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Students build 3-D printed prosthetic hands for kids

College and high school students in Ohio are using 3-D printing to solve medical problems in the community.

College and high school students in Ohio are using 3-D printing to solve medical problems in the community.

A group of biomedical engineering students at the University of Cincinnati started a student organization in 2015 to build inexpensive prosthetic hands for local kids.

Inspired by the global organization e-Nable, Enable UC can build a custom, functional hand in its lab on campus for less than $20 and get it to the patient in about a week. Pediatric patients aren't charged a penny and are able to shake someone’s hand, catch a football or ride a bike with two hands.

These devices aren't meant to replace prostheses developed in collaboration with a medical professional. They're designed to be affordable and accessible tools for kids. The artificial hands are made out of plastic and don't use electrical sensors or robotics. Making them this way reduces the cost of supplying multiple prostheses when kids grow out of them and can be easily replaced if they break.

So far, in the group's less than two years of existence, students have built 42 prosthetic hands and assistive devices. And they want to do more.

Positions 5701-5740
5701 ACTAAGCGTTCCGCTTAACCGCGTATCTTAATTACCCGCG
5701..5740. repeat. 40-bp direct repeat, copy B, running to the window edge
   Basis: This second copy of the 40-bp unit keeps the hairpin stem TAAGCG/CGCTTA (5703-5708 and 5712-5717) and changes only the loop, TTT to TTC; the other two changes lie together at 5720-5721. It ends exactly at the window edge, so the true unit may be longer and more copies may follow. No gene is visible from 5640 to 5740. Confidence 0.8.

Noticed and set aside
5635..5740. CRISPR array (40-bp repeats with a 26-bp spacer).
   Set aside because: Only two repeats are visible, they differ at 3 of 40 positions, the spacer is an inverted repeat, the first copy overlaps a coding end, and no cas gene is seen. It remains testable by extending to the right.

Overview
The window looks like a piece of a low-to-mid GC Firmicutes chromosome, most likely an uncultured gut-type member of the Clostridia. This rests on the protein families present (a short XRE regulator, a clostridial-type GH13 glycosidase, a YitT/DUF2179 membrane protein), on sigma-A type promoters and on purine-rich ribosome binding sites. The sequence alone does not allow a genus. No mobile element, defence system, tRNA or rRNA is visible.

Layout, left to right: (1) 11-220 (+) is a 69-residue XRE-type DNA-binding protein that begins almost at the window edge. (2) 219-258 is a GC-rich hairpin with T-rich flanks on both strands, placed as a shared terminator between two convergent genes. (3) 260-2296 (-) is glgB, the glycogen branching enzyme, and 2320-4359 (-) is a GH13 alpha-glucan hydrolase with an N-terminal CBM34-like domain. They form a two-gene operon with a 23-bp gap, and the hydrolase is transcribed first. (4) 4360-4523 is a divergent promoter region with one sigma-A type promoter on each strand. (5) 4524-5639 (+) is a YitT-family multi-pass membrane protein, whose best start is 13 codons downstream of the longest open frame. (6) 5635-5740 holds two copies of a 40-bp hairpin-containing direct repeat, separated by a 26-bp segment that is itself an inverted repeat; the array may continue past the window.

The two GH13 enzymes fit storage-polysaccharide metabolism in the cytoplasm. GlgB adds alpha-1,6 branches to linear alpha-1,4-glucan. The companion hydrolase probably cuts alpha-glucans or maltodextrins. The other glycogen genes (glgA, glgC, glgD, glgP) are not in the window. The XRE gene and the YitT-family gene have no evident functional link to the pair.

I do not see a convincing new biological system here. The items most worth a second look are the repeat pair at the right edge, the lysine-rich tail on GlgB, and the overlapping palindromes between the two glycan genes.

"This is empowering students to have a direct impact in the life of someone with a disability," said Jacob Knorr, a 22-year-old biomedical engineering student and president of Enable UC.

The first person to receive a hand from Enable UC was a 13-year-old boy named Brody who was born with a partial right hand. It was hard for Brody to steer a bike, throw a ball or hold a lacrosse stick because of his disability, according to the university. Enable UC made a hand that looked like a Star Wars Stormtrooper for Brody, a huge fan of the movie franchise, so he could play with other kids his age.

The group's most recent hand recipient was 15-year-old T.J. McGinnis, a varsity football player at Rock Hill High School in Ironton, Ohio. T.J. was born with a partial right hand and had never experienced using two hands before meeting the Enable UC team.